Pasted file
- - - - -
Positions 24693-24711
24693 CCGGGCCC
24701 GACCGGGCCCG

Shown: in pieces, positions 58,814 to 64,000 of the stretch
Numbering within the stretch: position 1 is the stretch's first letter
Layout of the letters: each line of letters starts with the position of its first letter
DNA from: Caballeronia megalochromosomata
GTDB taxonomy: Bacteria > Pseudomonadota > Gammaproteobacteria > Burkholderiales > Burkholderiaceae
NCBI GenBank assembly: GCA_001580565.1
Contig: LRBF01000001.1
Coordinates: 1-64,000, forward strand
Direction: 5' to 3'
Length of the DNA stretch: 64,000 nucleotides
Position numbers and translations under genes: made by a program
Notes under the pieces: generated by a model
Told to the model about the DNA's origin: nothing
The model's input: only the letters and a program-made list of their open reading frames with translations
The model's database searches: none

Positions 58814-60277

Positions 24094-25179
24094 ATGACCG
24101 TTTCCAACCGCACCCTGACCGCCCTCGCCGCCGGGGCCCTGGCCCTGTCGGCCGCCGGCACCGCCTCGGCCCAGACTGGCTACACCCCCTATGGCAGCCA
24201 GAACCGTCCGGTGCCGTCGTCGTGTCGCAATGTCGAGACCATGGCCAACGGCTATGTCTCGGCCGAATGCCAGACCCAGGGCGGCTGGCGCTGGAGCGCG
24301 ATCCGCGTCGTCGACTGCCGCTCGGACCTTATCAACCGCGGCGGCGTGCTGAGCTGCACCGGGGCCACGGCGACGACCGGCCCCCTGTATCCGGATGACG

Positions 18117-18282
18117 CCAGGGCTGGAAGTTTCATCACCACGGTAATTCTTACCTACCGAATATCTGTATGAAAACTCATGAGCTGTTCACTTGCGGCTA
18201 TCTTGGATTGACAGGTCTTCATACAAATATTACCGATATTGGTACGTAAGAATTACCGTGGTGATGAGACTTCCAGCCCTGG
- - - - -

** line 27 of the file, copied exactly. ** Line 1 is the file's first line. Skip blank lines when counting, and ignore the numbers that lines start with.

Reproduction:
18201 TCTTGGATTGACAGGTCTTCATACAAATATTACCGATATTGGTACGTAAGAATTACCGTGGTGATGAGACTTCCAGCCCTGG